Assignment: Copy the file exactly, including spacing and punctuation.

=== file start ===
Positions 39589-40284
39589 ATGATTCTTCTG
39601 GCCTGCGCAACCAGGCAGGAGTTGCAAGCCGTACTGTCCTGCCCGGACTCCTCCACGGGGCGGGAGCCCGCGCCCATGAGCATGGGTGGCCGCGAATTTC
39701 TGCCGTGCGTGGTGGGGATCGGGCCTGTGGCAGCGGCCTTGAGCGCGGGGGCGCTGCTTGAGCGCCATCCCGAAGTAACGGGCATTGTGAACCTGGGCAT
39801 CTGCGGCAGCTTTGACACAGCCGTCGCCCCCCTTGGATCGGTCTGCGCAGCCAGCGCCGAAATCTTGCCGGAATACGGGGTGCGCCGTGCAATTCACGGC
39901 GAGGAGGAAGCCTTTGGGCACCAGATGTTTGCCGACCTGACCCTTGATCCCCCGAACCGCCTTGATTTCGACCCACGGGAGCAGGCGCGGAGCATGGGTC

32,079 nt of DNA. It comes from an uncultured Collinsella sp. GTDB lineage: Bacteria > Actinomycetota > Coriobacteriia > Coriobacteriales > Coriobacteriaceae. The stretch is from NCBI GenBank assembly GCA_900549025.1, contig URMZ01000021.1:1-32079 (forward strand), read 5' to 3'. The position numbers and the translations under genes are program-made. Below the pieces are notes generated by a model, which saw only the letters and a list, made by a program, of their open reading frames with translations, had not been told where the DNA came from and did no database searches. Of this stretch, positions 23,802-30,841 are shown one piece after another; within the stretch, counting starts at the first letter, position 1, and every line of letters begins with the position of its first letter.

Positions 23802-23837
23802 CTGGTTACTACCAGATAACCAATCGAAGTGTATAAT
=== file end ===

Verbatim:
Positions 39589-40284
39589 ATGATTCTTCTG
39601 GCCTGCGCAACCAGGCAGGAGTTGCAAGCCGTACTGTCCTGCCCGGACTCCTCCACGGGGCGGGAGCCCGCGCCCATGAGCATGGGTGGCCGCGAATTTC
39701 TGCCGTGCGTGGTGGGGATCGGGCCTGTGGCAGCGGCCTTGAGCGCGGGGGCGCTGCTTGAGCGCCATCCCGAAGTAACGGGCATTGTGAACCTGGGCAT
39801 CTGCGGCAGCTTTGACACAGCCGTCGCCCCCCTTGGATCGGTCTGCGCAGCCAGCGCCGAAATCTTGCCGGAATACGGGGTGCGCCGTGCAATTCACGGC
39901 GAGGAGGAAGCCTTTGGGCACCAGATGTTTGCCGACCTGACCCTTGATCCCCCGAACCGCCTTGATTTCGACCCACGGGAGCAGGCGCGGAGCATGGGTC

32,079 nt of DNA. It comes from an uncultured Collinsella sp. GTDB lineage: Bacteria > Actinomycetota > Coriobacteriia > Coriobacteriales > Coriobacteriaceae. The stretch is from NCBI GenBank assembly GCA_900549025.1, contig URMZ01000021.1:1-32079 (forward strand), read 5' to 3'. The position numbers and the translations under genes are program-made. Below the pieces are notes generated by a model, which saw only the letters and a list, made by a program, of their open reading frames with translations, had not been told where the DNA came from and did no database searches. Of this stretch, positions 23,802-30,841 are shown one piece after another; within the stretch, counting starts at the first letter, position 1, and every line of letters begins with the position of its first letter.

Positions 23802-23837
23802 CTGGTTACTACCAGATAACCAATCGAAGTGTATAAT